The Lessons Learned Outside the Classroom

Through extracurricular activities and community service, I have learned to always have an open mind and an open heart. We are often so quick to judge or make decisions based upon preconceived notions that either society or we have created ourselves. Outside of FFA, I am highly involved in theater. It’s hard to get more opposite than that. It’s a challenge, at times, being in two separate worlds but trying to make them work together. I have had to adapt and be open to anything and everything. While the people in these extracurriculars are different, they are all equally important and bring something completely new to the table. Every person also has the opportunity to grow me in some way. I see the world as one big classroom, and every person that walks into my life is a teacher. Whether they teach me new skills, further develop pre-existing skills, or create challenges I have to solve, they are there to help me grow. 
I have also learned that an outstanding leader is someone who can take charge of a situation in order to benefit those it affects. They are humble and desire that everyone’s needs be met. Leadership is something I am passionate about. The world needs better leaders with a genuine desire to serve. Leadership is sacrifice. True, genuine leadership is a willingness to sacrifice your needs so that others around you may grow. Every decision should be made with the impact it will have on others in mind. Leadership isn’t always easy, because it sometimes means taking blame upon yourself. Leadership is not about the fame or awards, it’s about seeing people grow and develop into the people they were made to be. Having a positive impact on someone is one of the greatest things in the world.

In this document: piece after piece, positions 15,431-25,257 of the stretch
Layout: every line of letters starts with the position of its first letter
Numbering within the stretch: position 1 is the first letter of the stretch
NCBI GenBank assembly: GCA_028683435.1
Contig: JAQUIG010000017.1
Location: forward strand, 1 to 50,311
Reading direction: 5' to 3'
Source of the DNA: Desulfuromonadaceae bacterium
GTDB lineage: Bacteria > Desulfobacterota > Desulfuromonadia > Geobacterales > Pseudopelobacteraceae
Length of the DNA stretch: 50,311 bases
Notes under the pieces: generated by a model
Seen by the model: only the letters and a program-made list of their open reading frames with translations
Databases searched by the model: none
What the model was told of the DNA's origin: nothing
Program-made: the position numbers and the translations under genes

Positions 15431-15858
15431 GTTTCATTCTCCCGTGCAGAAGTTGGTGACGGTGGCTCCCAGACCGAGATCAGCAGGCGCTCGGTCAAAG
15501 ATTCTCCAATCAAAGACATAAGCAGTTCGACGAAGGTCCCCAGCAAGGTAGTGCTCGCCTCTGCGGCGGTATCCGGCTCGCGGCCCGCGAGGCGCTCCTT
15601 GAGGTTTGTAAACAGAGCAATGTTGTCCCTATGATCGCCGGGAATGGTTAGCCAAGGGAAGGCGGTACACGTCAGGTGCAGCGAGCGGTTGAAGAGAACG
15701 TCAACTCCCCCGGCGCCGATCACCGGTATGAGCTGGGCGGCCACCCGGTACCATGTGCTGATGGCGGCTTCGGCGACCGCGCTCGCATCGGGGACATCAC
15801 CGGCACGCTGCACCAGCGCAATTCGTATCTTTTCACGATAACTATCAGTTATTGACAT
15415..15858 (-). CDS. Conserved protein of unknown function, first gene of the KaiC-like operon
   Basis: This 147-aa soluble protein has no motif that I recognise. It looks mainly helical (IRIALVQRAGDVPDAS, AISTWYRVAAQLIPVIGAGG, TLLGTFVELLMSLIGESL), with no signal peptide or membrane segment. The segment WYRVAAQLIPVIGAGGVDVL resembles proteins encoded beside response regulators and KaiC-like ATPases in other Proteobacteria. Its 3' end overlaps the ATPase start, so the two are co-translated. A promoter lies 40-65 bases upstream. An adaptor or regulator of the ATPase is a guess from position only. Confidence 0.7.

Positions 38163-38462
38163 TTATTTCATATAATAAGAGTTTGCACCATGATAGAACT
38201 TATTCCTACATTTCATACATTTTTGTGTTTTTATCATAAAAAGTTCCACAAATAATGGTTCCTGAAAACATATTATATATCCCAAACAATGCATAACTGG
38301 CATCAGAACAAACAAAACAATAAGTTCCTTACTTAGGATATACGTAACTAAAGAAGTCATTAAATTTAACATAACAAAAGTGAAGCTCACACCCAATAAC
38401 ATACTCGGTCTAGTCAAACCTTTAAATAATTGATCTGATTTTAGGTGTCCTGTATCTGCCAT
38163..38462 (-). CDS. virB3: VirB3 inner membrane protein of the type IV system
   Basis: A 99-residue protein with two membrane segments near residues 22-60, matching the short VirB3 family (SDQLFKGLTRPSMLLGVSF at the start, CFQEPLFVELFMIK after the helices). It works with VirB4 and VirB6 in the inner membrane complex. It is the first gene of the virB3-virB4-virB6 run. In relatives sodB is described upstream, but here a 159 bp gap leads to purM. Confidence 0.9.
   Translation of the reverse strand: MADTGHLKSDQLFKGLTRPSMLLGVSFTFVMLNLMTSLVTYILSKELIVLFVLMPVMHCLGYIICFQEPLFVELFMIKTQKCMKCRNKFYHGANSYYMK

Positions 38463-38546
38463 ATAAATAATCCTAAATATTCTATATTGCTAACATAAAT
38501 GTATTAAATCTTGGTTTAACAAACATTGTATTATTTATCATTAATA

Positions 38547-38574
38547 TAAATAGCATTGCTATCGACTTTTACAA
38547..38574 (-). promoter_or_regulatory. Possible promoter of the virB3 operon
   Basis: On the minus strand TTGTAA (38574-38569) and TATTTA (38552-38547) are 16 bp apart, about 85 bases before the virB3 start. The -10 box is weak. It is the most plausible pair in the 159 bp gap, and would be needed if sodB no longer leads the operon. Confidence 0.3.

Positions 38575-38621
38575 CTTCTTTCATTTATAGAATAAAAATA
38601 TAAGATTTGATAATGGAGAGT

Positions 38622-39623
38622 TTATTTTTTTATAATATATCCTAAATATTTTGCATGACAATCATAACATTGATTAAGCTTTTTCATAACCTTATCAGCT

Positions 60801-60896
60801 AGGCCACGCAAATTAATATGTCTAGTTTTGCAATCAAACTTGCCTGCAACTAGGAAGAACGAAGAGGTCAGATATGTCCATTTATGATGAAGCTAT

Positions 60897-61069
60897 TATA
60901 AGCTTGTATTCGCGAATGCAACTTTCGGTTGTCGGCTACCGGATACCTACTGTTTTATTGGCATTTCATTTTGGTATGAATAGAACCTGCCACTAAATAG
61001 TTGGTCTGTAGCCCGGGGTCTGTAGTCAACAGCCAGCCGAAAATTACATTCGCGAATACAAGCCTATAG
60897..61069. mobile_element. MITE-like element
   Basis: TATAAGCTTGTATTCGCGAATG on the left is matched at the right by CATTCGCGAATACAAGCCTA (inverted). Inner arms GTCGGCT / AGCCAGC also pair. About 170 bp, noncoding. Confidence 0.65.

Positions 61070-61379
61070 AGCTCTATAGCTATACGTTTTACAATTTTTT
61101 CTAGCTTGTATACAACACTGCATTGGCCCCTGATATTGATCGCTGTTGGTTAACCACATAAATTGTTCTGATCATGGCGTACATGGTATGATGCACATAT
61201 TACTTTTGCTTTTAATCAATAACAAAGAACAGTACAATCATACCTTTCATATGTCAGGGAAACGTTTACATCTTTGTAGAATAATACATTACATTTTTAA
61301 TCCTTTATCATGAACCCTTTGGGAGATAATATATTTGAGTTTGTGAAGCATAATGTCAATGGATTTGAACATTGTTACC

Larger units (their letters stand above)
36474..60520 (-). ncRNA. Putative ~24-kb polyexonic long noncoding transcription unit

Knowing these qualities of leadership is one thing, but putting them into action is another. Throughout my extracurricular experiences, I have had plenty of outlets to put my leadership into effect. Obviously, I have a passion for FFA and have had incredible opportunities for leadership through FFA. I am equally passionate about the performing arts, leading to my involvement in theatre and our local Thespian Troupe. Having the privilege of leading in two organizations I hold near and dear to my heart is such a rewarding and fulfilling achievement. Sharing my passion and love for agriculture and theatre with others and watching them develop the same passions has been a highlight of my high school career. Without opening my mind to the opportunities both of these organizations presented, I never would have learned some of these lessons or discovered these passions. Another valuable take away from my time out of the classroom is that our talents and natural abilities make us unique individuals. I have learned the value of having a positive role model and the importance of being a positive role model for others. A good leader leads by example in both word and deed. 

Leading with an open heart,
Evan Coblentz